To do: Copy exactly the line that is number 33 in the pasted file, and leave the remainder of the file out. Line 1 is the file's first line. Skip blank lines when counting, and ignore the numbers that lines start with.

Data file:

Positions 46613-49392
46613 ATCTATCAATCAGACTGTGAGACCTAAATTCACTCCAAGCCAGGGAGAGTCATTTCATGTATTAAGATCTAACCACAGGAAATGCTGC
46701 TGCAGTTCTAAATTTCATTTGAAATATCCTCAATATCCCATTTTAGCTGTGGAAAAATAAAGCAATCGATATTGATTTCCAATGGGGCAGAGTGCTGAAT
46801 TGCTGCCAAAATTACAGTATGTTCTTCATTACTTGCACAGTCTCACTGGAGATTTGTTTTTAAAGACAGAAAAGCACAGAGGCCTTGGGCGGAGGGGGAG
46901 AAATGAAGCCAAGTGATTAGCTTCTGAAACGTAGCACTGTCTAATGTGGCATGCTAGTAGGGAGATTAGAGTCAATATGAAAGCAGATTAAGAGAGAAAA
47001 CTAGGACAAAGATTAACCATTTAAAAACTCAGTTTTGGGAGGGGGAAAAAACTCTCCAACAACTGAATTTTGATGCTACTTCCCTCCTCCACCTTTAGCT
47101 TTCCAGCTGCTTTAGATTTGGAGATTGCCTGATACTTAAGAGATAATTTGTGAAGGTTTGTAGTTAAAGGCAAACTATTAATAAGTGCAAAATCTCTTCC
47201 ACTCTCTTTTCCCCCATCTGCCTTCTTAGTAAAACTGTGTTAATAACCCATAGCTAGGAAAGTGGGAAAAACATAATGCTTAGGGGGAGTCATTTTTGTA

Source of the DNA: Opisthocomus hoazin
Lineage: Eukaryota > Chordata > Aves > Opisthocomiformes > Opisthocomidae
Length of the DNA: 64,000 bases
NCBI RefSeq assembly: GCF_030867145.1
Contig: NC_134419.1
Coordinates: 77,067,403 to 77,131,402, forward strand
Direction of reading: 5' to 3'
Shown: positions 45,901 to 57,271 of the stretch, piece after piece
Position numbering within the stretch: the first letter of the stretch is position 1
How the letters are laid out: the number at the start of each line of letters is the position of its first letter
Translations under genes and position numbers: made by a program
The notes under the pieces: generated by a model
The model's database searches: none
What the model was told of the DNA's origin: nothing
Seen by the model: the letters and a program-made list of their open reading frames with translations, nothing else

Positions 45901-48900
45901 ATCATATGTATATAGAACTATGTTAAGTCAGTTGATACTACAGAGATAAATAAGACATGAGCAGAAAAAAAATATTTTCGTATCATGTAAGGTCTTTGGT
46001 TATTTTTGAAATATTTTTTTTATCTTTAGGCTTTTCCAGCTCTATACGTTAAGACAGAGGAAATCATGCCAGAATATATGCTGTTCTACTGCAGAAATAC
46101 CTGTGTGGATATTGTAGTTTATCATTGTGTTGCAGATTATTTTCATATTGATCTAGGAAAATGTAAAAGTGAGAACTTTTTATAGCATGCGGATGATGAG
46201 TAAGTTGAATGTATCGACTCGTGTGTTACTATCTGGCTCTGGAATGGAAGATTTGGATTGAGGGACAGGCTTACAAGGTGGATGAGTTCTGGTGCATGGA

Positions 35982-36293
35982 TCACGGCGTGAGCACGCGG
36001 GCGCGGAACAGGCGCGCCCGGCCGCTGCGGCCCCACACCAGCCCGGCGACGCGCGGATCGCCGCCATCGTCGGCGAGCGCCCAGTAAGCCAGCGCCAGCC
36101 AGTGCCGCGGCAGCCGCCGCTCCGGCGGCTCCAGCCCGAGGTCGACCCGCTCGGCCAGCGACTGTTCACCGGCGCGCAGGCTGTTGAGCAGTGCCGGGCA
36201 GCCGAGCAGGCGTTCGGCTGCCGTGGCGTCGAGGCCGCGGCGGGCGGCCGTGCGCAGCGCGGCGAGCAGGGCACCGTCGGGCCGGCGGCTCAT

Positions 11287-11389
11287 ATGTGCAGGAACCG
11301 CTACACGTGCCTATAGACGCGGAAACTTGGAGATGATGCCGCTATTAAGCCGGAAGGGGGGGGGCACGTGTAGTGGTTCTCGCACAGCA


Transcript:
36201 GCCGAGCAGGCGTTCGGCTGCCGTGGCGTCGAGGCCGCGGCGGGCGGCCGTGCGCAGCGCGGCGAGCAGGGCACCGTCGGGCCGGCGGCTCAT